Wednesday, June 12, 2013

Hank Greenberg: The Hero of Heroes by John Rosengren

This new volume comes to me as gift from my 10th grade Bible class (knowing my proclivity towards baseball) and brings to light some aspects of Hank Greenberg that actually show a tragic disconnect.  The book is divided into basically his youth, his playing years, his baseball management years and his family life after baseball.

Hank was a superstar.  He was a ball player that loved knocking in runs; he valued the RBI statistic over home runs.  He was a crowd 'pleaser'; often hitting in clutch situations and winning ball games.  Hank appreciated his Jewish status as inspiring Jewish kids and he took to heart the antisemitism of the thirties and the rise of Hitler.  He absorbed much verbal abuse for being Jewish. He would say that every homer was a hit against Hitler.  He respected his parents wish not to play on the High Holy days.  On the morning of Rosh HaShanah, he went to synagogue but played in the afternoon,  On Yom Kippur, however, he sat out games in observance of the holiest day of the year.  He was very conscious of being a prominent Jew in the Major Leagues.

When Greenberg was general manager of the Cleveland Indians he alienated some great players by demanding pay cuts.  Al Rosen, for example, decided to quit baseball instead of taking a cut in salary,  feeling that Greenberg was unnecessarily harsh with him.  (Rosen, so ensconced in the Jewish community at the time, did not need baseball to succeed and was offered some great opportunities.)  Pitching great Bob Feller was also asked to take a cut.  One sees that Greenberg was insensitive to the players and eventually was let go as a result of his not getting along with the players.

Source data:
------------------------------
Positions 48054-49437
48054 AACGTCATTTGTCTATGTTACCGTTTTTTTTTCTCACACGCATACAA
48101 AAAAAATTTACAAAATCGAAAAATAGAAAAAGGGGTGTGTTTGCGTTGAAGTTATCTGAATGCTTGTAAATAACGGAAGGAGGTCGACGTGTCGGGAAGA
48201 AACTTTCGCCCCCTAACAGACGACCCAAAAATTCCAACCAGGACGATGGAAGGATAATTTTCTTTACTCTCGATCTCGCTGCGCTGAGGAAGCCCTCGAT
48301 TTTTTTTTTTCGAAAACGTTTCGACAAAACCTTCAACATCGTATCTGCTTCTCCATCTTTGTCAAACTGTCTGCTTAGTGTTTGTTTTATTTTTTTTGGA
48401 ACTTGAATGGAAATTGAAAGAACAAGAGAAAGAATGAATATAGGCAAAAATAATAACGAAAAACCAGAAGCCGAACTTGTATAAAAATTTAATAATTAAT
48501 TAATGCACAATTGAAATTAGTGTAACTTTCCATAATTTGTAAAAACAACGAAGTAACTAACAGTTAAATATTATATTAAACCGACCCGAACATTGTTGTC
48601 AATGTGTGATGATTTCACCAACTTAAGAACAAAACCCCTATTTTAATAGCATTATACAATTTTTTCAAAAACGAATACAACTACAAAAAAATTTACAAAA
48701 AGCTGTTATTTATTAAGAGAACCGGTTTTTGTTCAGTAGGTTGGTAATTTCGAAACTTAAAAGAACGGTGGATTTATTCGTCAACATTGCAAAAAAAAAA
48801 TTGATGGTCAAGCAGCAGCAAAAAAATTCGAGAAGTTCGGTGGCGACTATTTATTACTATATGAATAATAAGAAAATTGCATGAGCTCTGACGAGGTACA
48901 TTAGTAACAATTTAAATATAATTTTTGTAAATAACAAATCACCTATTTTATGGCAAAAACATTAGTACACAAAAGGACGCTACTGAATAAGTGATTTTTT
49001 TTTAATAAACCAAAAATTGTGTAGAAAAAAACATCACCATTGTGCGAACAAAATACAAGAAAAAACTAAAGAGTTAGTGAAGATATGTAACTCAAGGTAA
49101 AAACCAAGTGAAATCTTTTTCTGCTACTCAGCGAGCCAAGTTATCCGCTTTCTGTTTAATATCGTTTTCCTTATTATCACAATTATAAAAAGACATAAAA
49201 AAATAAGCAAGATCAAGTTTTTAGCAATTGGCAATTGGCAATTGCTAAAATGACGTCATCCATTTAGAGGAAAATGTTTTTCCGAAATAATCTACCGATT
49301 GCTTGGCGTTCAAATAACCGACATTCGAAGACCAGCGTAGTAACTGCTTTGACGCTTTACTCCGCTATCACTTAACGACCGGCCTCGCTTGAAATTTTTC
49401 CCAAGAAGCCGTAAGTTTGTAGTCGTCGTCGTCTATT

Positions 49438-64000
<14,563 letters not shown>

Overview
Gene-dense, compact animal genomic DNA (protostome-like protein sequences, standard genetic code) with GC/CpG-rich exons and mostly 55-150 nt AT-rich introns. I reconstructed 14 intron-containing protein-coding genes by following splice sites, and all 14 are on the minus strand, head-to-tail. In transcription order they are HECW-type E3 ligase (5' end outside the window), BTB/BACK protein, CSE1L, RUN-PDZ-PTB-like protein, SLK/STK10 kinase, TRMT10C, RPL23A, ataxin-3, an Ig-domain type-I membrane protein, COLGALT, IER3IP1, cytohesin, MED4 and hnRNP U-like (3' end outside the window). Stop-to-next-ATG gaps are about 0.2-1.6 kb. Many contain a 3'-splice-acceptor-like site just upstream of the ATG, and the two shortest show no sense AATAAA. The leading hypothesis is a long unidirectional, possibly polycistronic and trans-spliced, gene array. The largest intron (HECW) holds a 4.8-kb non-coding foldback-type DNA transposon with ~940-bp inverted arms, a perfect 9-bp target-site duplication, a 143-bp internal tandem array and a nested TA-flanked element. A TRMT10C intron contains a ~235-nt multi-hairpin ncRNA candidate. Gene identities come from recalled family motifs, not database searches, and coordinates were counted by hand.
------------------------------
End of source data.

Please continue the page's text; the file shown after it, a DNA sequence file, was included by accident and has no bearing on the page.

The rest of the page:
The greatest disconnect, however, was his relationship to his Judaism and how he related that identity to his three children.  After serving in the Pacific theater of WWII, he became disillusioned with organized religion and did not frequent the synagogue.  He did not communicate his religion to his children to the chagrin of his daughter who was embarrassed about not knowing about Judaism.  He replied that he did not believe in organized religion!  His sons, in going to Yale, put down "Congregationalist" for their religion, as that was the religious auspices of the university!  His advocacy for the State of Israel was absolute, however, even alienating his daughter in law who identified with Palestinian causes.  He demanded observance of Yom Kippur, the day of atonement by going to the planetarium!  What a confused soul!

Someone who intuitively understood his responsibility as a Jewish sports hero could not even pass on a Jewish identity to his children!  A sad disconnect.  As Peter Levine so eloquently has stated, Baseball and other sports were merely vehicles for the immigrant generation to assimilate.  Hank Greenberg's assimilation was so complete he passed on to his children an absolute American identity without a Jewish conscience.

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